The WHO Framework Convention on Tobacco Control (WHO FCTC), the first international treaty negotiated under the auspices of WHO, was adopted by the World Health Assembly in 2003, and entered into force in 2005. It has since become one of the most widely embraced treaties in UN history.

Philip Morris takes aim at young people in India, and health officials are fuming

The tobacco giant is pushing Marlboros in colorful ads at kiosks and handing out free smokes at parties frequented by young adults – tactics that break India’s anti-smoking laws, government officials say. Internal documents uncovered by Reuters illuminate the strategy.

http://www.reuters.com/investigates/special-report/pmi-india/

S. K. Arora spent more than three years trudging through the Indian summer heat and monsoon rains to inspect tobacco kiosks across this sprawling megacity, tearing down cigarette advertisements and handing out fines to store owners for putting them up.

But as fast as he removed the colorful ads, more appeared.

The chief tobacco control officer at the Delhi state government, Arora asked the major cigarette companies to put a stop to the cat-and-mouse routine. In official letters and face-to-face meetings, he told them India’s tobacco control laws barred such public advertising and promotion of cigarettes.

That included the Indian arm of Philip Morris International Inc, the world’s largest publicly traded tobacco company. Early last year, Arora said, he met with a Philip Morris director for corporate affairs in India, a man named R. Venkatesh, and told him the signs were an unequivocal violation of Indian law.

Like other tobacco companies, Philip Morris kept up its ad blitz.

Venkatesh says Philip Morris is doing nothing wrong. In response to questions from Reuters, he said the company’s advertising is “compliant with Indian law” and that Philip Morris has “fully cooperated with the enforcement authorities” on the matter.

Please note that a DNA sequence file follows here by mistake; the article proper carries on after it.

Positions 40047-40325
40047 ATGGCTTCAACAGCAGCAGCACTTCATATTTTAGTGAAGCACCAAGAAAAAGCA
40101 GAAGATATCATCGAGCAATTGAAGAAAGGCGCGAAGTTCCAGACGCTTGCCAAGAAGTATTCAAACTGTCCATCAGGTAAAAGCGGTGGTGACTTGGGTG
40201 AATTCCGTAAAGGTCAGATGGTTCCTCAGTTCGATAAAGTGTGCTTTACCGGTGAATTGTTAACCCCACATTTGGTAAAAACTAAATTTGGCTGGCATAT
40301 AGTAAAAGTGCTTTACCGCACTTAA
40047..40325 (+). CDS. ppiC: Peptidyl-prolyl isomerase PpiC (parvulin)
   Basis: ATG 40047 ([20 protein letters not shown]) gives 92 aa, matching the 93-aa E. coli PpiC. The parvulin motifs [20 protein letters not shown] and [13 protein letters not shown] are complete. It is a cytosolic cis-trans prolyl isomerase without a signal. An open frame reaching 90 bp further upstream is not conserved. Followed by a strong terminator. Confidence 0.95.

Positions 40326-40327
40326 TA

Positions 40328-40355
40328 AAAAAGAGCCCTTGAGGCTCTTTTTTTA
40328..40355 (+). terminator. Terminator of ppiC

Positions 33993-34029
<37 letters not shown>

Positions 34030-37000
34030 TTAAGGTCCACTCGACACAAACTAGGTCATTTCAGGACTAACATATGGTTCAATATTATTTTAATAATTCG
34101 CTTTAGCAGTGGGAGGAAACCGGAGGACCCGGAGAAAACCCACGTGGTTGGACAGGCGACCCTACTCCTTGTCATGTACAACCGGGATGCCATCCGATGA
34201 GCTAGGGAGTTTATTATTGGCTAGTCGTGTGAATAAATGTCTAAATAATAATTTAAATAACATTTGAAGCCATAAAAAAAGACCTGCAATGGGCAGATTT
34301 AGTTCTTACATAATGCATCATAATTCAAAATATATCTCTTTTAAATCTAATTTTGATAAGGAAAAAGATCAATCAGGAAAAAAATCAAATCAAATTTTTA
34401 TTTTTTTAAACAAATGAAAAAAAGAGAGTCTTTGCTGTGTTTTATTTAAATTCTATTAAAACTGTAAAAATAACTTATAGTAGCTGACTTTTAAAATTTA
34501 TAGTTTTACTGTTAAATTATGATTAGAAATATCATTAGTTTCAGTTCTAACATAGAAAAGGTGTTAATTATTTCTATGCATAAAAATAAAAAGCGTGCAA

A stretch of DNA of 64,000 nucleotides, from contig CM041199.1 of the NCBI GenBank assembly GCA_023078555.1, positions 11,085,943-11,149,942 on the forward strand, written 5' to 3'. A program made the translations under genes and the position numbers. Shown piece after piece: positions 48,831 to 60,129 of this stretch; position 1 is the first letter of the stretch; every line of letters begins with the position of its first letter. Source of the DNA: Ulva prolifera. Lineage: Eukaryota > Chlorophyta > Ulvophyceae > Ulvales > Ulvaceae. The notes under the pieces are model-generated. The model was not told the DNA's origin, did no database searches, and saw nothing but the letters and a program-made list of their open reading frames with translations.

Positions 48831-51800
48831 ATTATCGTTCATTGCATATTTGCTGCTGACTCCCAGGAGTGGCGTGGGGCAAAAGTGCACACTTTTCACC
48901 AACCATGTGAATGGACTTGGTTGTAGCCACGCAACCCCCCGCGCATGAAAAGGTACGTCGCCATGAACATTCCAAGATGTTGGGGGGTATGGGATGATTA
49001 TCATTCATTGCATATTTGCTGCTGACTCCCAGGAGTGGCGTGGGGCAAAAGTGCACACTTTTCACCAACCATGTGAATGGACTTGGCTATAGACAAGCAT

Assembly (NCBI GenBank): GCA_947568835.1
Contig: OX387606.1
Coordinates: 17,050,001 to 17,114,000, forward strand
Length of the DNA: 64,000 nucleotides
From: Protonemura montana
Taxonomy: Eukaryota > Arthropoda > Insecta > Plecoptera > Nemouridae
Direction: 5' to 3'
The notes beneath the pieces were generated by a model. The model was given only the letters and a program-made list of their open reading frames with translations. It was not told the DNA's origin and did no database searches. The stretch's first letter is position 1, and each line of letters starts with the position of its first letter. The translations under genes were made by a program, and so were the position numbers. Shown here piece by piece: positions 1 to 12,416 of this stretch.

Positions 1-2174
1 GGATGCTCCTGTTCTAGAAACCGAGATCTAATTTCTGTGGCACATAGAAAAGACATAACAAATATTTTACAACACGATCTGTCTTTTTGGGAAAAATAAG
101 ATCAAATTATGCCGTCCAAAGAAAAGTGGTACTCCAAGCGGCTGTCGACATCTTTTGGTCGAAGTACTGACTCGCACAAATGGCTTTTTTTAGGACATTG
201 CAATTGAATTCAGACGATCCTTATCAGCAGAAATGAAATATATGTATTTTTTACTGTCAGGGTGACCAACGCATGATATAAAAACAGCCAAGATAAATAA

But Indian government officials say Philip Morris is using methods that flout the nation’s tobacco-control regulations. These include tobacco shop displays as well as the free distribution of Marlboro – the world’s best-selling cigarette brand – at nightclubs and bars frequented by young people.

In internal documents, Philip Morris International is explicit about targeting the country’s youth. A key goal is “winning the hearts and minds of LA-24,” those between legal age, 18, and 24, according to one slide in a 2015 commercial review presentation.

As with the point-of-sale ads at kiosks, public health officials say that giving away cigarettes is a violation of India’s Cigarettes and Other Tobacco Products Act and its accompanying rules.

Philip Morris’ marketing strategy for India, which relies heavily on kiosk advertising and social events, is laid out in hundreds of pages of internal documents reviewed by Reuters that cover the period from 2009 to 2016. In them, Philip Morris presents these promotions as key marketing activities. In recent years, they have helped to more than quadruple Marlboro’s market share in India, where the company is battling to expand its reach in the face of an entrenched local giant. Reuters is publishing a selection of those documents in a searchable repository, The Philip Morris Files.

The company’s goal is to make sure that “every adult Indian smoker should be able to buy Marlboro within walking distance,” according to another 2015 strategy document.

In targeting young adults, Philip Morris is deploying a promotional strategy that it and other tobacco companies used in the United States decades ago. A study published in the American Journal of Public Health in 2002 found that during the 1990s, “tobacco industry sponsorship of bars and nightclubs increased dramatically, accompanied by cigarette brand paraphernalia, advertisements, and entertainment events in bars and clubs.”

With cigarette sales declining in many countries, Philip Morris has identified India, population 1.3 billion, as a market with opportunity for significant growth. “India remains a high potential market with huge upside with cigarette market still in infancy,” says a 2014 internal document.

According to government data, India has about 100 million smokers. Of those, about two-thirds smoke traditional hand-rolled cigarettes. Tobacco use kills more than 900,000 people a year in India, and the World Health Organization estimates that tobacco-related diseases cost the country about $16 billion annually.